Bhutan can take some consolation from the fact that it is the happiest in South Asia

Report: Bhutan is 17th happiest country in Asia and the happiest among its South Asian neighbours.

For the first time, Bhutan is listed in the World Happiness Report, 2015, and ranked 79th among 158 countries.

Pakistan is ranked 81st, Bangladesh 109th, India 117th, Nepal 121st and Afghanistan 153rd.

Switzerland, Iceland and Denmark are the top three happiest countries in the world, according to the report.

The 158 countries were ranked based on six variables, including GDP per capita, healthy life expectancy, social support, and freedom to make life choices, generosity and the absence of corruption.

According to 2013 statistics with the National Statistical Bureau (NSB), Bhutan’s GDP per capita is USD 2,440.41.  Its life expectancy is 67.9 years.  Bhutan is perceived as a least corrupt nation, according to the 2013 Corruption Perception Index.  It ranked 31st among 177 countries in 2013.

The report states that the data and analysis of the 2013 report have helped to satisfy, and perhaps to fuel, growing public interest in applying the science of happiness to public affairs.  It was also found that many sub-national governments are measuring subjective wellbeing, and using wellbeing research as a guide to design of public spaces and delivery of public services.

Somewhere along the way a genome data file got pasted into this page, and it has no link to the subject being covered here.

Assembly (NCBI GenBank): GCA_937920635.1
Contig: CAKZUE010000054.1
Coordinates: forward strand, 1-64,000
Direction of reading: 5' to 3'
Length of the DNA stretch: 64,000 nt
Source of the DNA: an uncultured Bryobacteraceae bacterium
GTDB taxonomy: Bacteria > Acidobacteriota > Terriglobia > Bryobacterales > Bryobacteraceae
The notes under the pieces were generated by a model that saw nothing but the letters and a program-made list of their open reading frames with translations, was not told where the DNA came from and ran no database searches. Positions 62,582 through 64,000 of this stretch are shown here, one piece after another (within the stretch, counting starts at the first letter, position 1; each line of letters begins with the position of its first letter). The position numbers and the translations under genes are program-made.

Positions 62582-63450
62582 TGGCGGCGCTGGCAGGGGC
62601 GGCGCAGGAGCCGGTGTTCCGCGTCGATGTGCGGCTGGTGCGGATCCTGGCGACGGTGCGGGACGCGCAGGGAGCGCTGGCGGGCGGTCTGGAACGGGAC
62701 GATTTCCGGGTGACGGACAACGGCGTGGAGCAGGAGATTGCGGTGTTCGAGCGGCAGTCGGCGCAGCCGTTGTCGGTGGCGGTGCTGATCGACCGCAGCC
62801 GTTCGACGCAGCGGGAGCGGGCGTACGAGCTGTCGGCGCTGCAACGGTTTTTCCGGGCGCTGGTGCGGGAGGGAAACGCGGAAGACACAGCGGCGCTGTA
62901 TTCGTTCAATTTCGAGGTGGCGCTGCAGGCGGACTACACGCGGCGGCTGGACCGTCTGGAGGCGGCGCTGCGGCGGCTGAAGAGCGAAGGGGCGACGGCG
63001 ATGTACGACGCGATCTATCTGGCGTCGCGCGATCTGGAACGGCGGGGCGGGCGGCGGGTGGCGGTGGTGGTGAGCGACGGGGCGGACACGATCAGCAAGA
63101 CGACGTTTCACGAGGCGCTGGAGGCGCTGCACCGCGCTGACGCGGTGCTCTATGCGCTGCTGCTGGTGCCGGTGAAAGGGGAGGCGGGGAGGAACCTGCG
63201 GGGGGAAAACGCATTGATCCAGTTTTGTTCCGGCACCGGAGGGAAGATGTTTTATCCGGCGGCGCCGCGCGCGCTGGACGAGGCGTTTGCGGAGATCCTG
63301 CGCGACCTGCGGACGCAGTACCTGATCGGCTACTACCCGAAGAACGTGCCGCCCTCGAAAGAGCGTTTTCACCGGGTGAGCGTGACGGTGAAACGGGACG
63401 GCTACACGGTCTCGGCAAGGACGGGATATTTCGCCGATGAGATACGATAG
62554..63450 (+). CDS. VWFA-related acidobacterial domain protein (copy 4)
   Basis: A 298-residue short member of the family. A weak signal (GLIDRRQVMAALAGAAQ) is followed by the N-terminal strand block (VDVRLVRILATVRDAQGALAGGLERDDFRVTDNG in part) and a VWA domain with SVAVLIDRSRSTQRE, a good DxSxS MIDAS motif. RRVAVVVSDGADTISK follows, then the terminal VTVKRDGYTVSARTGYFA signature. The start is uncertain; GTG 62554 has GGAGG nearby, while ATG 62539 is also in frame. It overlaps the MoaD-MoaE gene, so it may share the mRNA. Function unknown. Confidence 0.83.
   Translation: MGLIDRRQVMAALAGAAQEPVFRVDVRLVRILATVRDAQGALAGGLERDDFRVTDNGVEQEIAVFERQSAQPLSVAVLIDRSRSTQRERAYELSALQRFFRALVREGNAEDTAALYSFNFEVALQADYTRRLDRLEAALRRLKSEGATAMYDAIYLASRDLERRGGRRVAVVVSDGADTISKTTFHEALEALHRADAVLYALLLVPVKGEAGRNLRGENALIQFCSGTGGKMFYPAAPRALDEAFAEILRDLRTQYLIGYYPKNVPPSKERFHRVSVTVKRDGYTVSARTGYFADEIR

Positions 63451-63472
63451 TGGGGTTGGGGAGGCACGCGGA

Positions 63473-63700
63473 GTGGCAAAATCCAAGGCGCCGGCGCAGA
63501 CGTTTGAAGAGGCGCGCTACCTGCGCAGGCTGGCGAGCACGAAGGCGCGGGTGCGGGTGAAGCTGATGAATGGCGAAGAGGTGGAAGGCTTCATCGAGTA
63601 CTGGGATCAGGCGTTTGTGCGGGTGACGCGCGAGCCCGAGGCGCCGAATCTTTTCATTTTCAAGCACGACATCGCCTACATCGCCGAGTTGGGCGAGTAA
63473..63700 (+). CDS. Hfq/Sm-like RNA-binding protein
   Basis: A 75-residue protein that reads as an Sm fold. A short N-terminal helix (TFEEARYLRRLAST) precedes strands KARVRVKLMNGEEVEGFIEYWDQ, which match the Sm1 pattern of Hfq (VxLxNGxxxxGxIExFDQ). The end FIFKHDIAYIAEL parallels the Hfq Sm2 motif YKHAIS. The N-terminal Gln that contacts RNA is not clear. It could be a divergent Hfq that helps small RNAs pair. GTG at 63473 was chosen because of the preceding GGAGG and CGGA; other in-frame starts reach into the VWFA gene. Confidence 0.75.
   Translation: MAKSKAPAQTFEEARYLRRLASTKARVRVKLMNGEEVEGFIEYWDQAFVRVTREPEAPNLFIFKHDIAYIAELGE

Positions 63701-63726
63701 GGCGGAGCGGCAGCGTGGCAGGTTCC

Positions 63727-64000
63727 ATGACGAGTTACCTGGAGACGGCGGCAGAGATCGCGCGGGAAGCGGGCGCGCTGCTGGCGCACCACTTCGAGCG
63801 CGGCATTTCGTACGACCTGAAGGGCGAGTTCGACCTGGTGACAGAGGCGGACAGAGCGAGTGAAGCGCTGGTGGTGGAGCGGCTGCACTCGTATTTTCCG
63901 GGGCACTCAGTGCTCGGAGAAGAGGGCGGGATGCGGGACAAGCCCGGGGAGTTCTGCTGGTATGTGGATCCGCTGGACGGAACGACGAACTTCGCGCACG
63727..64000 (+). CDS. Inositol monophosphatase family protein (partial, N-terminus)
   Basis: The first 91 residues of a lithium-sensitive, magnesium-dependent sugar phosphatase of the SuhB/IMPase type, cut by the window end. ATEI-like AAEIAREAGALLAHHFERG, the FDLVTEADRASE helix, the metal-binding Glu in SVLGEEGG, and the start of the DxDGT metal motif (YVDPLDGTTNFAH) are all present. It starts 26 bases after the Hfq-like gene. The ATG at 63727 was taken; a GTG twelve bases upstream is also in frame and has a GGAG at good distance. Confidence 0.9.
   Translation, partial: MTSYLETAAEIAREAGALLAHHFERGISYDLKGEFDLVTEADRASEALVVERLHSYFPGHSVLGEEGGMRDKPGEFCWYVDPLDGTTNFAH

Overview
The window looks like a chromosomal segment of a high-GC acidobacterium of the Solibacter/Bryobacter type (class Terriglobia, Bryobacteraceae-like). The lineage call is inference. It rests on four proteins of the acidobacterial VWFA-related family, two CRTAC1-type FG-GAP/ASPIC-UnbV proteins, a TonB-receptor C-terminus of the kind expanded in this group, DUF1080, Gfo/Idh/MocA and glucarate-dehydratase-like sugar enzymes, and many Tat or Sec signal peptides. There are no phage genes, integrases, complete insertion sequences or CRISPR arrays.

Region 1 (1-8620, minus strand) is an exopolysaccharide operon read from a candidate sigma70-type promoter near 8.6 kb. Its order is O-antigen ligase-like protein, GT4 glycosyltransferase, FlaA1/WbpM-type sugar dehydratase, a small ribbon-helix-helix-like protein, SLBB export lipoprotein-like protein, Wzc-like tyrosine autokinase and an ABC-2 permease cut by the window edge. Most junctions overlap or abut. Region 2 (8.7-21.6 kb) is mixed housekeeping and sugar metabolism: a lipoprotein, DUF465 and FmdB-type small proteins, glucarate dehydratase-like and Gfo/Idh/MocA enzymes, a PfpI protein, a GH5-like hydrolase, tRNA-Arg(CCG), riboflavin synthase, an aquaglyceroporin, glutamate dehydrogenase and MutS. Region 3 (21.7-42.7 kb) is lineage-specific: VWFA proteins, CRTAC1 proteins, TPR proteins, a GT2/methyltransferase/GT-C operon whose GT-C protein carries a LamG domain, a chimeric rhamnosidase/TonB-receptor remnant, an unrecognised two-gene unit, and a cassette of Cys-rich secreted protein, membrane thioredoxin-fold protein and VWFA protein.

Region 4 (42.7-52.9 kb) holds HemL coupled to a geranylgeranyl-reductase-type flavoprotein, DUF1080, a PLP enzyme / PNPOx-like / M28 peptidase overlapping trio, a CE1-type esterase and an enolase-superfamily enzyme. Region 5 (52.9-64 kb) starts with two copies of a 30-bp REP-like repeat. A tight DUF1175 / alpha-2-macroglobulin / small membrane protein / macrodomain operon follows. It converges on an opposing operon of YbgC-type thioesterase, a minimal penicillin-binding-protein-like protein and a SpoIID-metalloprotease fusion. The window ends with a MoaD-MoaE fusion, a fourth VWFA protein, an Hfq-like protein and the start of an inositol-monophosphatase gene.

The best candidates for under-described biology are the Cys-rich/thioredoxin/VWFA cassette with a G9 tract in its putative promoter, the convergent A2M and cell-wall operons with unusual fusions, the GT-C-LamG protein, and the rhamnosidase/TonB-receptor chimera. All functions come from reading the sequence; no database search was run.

This year (2015), the report stated, is a watershed for humanity, with the pending adoption of Sustainable Development Goals (SDGs) to help guide the world community towards a more sustainable pattern of global development.

The report was compiled by a group of researchers drawing on Gallup World Poll data from the past five years.

“We hope that the 2015 World Happiness Report once again underscores the fruitfulness of using happiness measurements for guiding policy making and for helping to assess the overall well-being in each society,” the report stated.

The first World Happiness Report was published in support of the April 2, 2012 United Nations high level meeting on happiness and wellbeing.  That meeting followed the July 2011 resolution of the UN General Assembly, inviting member countries to measure the happiness of their people, and to use this to help guide their public policies

The UN, in releasing the study, urged heads of state to find a way to put happiness on the global agenda, an idea first proposed in 1972 by the Fourth Druk Gyalpo Jigme Singye Wangchuck.

The United Nations Sustainable Development Solutions Network sponsored the report.

Nirmala Pokhrel